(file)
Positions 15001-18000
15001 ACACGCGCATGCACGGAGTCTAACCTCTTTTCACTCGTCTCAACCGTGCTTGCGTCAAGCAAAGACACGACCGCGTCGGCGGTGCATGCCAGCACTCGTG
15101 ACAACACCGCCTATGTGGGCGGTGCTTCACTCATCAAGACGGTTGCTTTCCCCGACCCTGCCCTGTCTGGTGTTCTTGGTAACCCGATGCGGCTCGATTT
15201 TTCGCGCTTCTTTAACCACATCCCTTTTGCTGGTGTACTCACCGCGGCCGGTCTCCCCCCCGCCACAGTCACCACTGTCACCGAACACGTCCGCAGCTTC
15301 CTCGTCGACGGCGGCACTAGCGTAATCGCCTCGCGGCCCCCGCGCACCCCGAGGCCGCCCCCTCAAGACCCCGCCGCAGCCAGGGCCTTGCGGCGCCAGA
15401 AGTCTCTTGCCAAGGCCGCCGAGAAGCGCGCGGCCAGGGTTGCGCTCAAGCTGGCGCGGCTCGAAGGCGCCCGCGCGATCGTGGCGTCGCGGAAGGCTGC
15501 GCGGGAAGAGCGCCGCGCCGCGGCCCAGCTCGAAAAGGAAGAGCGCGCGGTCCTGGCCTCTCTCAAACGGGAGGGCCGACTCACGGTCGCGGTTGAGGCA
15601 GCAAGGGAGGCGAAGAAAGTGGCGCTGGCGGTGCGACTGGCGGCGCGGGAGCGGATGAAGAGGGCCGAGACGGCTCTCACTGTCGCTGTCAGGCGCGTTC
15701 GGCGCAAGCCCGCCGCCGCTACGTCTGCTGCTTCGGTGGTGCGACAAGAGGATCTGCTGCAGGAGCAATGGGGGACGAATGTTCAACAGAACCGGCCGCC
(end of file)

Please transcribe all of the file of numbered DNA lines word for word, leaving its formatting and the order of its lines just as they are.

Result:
Positions 15001-18000
15001 ACACGCGCATGCACGGAGTCTAACCTCTTTTCACTCGTCTCAACCGTGCTTGCGTCAAGCAAAGACACGACCGCGTCGGCGGTGCATGCCAGCACTCGTG
15101 ACAACACCGCCTATGTGGGCGGTGCTTCACTCATCAAGACGGTTGCTTTCCCCGACCCTGCCCTGTCTGGTGTTCTTGGTAACCCGATGCGGCTCGATTT
15201 TTCGCGCTTCTTTAACCACATCCCTTTTGCTGGTGTACTCACCGCGGCCGGTCTCCCCCCCGCCACAGTCACCACTGTCACCGAACACGTCCGCAGCTTC
15301 CTCGTCGACGGCGGCACTAGCGTAATCGCCTCGCGGCCCCCGCGCACCCCGAGGCCGCCCCCTCAAGACCCCGCCGCAGCCAGGGCCTTGCGGCGCCAGA
15401 AGTCTCTTGCCAAGGCCGCCGAGAAGCGCGCGGCCAGGGTTGCGCTCAAGCTGGCGCGGCTCGAAGGCGCCCGCGCGATCGTGGCGTCGCGGAAGGCTGC
15501 GCGGGAAGAGCGCCGCGCCGCGGCCCAGCTCGAAAAGGAAGAGCGCGCGGTCCTGGCCTCTCTCAAACGGGAGGGCCGACTCACGGTCGCGGTTGAGGCA
15601 GCAAGGGAGGCGAAGAAAGTGGCGCTGGCGGTGCGACTGGCGGCGCGGGAGCGGATGAAGAGGGCCGAGACGGCTCTCACTGTCGCTGTCAGGCGCGTTC
15701 GGCGCAAGCCCGCCGCCGCTACGTCTGCTGCTTCGGTGGTGCGACAAGAGGATCTGCTGCAGGAGCAATGGGGGACGAATGTTCAACAGAACCGGCCGCC